Living with Dementia

Living with
Dementia

Living with Dementia - Our Stories

We care for residents living with dementia every day and are dedicated to creating Care Communities that support the needs of each individual.

Our case studies look at our residents who are living with dementia and how we support  them to feel safe and at ease, and have the opportunity to be as mobile and independent as possible.

Click on the links below to read our case studies

Enabling meaningful connection

Since January 2021, Rutherford Park Care Community has been home to Maureen.  As she settled in, our Care Community team worked with Maureen and her family to understand her social and emotional care needs to create a personalised care plan.

Maureen bird bath

Transitioning into care

A new resident* who presented with complex behaviours has moved into Altona Gardens Care Community. Our team are working with the resident and her family to ensure she settles in well and feels comfortable.

Altona Gardens

Designing dementia care around needs

Rose lives at Wallarah Point Care Community. Our team noticed Rose displaying some changes in her behaviour due to dementia, such as self-isolating, becoming withdrawn from her friends and other residents, disliking certain foods and low self-esteem. Finding ways to understand her emotional and social care needs is very important for residents who are living with dementia

Rose with flowers

5 Steps into Residential Aged Care

1

Assess

Make sure the person requiring care has had an ACAT assessment.

2

Find

Search for a residential aged care home suitability located.

3

Costs

Understand the costs associated with aged care.

4

Apply

Ensure you have all the relevant paperwork.

5

Move

Check out our moving checklist to ensure the smoothest move possible.

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Commonly asked questions about Dementia

  • Dementia isn’t a single disease, but a term used to describe the symptoms of a range of illnesses which cause a progressive decline in the ability to think and perform everyday tasks. It can also lead to changes in personality and behaviour. While there is no cure for dementia, it’s important to keep in mind that it is possible to continue to maintain a good quality of life for many people. Continuing to do the things that are meaningful is the key to living well with dementia. Life may change, but finding ways to focus on physical and mental wellbeing makes dealing with the progression of the disease more manageable.

  • There are many types of dementia but he most common causes include Alzheimer’s disease, vascular dementia, frontotemporal dementia and dementia with Lewy bodies. While it is more commonly experienced in older people, dementia can sometimes occur in those under 65 years of age. This is known as younger onset dementia. One in ten people over the age of 65 experiences dementia, while three in ten are affected once they reach 85 years of age. Understanding the symptoms associated with each type of dementia can help in ensuring each person’s care needs are met.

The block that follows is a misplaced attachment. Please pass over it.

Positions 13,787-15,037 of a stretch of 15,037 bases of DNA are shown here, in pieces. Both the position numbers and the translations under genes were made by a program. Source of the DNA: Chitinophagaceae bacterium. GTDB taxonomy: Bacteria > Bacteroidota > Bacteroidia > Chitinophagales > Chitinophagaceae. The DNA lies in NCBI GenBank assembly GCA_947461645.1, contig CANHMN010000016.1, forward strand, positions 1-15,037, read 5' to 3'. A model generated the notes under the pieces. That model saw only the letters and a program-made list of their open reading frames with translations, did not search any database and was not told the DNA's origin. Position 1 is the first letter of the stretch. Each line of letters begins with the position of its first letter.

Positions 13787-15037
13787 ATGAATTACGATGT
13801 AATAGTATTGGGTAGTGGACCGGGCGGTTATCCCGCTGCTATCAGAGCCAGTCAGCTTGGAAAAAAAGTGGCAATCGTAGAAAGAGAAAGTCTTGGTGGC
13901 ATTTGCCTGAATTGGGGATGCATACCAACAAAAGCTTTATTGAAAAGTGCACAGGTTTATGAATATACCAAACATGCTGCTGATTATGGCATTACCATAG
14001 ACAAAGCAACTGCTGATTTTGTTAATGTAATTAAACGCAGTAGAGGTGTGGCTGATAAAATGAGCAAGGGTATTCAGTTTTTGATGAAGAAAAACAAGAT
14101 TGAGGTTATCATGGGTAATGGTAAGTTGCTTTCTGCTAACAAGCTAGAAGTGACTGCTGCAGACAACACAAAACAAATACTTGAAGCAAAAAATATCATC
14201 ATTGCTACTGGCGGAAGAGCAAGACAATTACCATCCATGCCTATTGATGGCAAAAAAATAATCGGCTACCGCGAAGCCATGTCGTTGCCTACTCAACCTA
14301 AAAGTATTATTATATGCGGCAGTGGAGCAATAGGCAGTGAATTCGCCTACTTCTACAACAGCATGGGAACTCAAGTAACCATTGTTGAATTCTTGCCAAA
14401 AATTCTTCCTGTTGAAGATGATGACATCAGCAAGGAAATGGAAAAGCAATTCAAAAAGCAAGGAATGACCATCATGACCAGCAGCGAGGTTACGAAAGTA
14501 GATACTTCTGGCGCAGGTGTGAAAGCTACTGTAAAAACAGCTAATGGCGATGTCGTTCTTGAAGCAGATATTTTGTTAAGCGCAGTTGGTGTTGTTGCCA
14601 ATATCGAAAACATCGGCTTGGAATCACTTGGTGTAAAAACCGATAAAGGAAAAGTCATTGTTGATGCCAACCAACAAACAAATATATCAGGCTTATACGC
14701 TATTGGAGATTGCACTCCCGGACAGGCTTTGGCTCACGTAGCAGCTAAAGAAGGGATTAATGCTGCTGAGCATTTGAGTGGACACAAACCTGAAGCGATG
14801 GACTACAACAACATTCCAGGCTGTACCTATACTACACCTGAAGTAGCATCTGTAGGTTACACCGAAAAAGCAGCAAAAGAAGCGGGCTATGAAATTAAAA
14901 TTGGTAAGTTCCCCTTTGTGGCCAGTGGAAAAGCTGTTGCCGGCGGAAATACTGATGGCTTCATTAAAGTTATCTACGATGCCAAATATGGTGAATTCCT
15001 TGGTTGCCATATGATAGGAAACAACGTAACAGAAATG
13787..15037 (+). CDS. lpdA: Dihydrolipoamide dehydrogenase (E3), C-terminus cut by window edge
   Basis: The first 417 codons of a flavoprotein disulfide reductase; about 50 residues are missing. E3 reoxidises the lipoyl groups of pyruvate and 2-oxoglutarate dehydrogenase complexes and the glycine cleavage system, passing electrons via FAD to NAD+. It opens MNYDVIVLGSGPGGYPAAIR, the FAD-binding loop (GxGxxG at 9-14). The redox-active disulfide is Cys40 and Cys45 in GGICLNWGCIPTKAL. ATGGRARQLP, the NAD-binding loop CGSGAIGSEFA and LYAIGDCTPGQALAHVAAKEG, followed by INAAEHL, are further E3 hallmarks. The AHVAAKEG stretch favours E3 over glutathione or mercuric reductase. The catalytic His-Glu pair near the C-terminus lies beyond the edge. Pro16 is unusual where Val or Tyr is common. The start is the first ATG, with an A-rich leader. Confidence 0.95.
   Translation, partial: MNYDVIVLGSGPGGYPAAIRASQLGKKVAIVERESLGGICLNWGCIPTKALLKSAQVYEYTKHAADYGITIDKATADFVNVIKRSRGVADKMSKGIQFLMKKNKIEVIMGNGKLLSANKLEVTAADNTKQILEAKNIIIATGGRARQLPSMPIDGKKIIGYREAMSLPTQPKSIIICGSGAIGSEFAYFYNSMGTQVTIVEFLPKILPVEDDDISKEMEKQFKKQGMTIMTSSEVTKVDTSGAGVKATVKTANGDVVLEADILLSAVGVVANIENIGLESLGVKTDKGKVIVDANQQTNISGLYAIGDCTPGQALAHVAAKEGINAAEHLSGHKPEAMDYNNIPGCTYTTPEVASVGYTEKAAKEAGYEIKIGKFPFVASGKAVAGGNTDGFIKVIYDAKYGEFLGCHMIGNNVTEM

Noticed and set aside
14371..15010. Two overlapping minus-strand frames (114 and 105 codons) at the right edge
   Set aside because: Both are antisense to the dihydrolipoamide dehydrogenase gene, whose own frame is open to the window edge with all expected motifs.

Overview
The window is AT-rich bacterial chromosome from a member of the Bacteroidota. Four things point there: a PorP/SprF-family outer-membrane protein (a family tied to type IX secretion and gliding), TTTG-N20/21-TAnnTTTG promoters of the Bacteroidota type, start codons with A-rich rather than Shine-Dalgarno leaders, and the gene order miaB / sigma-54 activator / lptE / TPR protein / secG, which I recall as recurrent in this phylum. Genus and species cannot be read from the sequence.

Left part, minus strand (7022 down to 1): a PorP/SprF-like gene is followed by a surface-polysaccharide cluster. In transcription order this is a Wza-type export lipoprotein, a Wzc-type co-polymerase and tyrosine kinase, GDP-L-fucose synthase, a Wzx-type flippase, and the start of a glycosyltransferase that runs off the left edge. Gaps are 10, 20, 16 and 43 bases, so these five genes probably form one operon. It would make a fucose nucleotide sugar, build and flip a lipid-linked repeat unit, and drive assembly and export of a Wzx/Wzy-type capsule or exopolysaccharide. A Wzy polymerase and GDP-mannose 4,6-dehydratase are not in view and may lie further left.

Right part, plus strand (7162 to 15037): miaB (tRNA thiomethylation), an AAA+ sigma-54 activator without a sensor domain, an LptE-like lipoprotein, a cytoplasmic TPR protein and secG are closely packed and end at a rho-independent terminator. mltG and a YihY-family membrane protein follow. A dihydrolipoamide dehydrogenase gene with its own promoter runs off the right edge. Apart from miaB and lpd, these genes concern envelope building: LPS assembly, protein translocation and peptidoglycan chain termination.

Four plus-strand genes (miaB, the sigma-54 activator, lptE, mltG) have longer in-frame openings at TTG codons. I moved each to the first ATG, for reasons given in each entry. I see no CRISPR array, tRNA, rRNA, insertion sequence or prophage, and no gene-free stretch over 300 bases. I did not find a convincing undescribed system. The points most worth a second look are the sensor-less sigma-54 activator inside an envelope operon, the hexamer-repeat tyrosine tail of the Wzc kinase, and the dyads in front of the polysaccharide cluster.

• Dementia has a huge impact not only on the person who has been diagnosed, but also on those closest to them. Often children of someone living with dementia find roles have been reversed as they become the caregivers. Some of the feelings commonly experienced by carers include guilt, grief, loss and even anger. Rest assured that if you are feeling any of these things you are not alone. Even if your loved one isn’t ready to move into long-term care, feel free to arrange for a chat with our knowledgeable team who’ll be happy to offer advice or put you in touch with other carers who are going through the same thing and can offer support and understanding.

  • Thinking about the move into residential care is never easy and can bring up all sorts of emotions. It’s time to start the conversation about moving into care when you have concerns that your loved one isn’t coping well with day-to-day activities or if you feel safety is a concern. They may be forgetting to do things like turn off the stove or even finding the way home when out for a walk. The earlier you start the conversation, the more time everyone will have to consider options and make informed decisions.

  • Think about a short stay in respite care to start with. Perhaps arrange to go and have lunch or participate in an activity that your loved one enjoys. This will give you both you a chance to find out if the Care Community feels like a good fit and it will give you both confidence in your decision.

  • Moving house is among the most stressful life events. When moving house is combined with a big life change like moving into residential care, it can have a significant impact. Often the move into care comes about as a result of a traumatic event such as a fall rather than a considered decision process, so the circumstances around the move can feel overwhelming and out of the person’s control. Sometimes the person moving into care can take out their frustrations on their family if they don’t feel in control. It’s important to ensure that your loved one feels a part of the decision-making process. If this happens, try not to take it personally. Our team are here to help and support both you and your loved one through this time.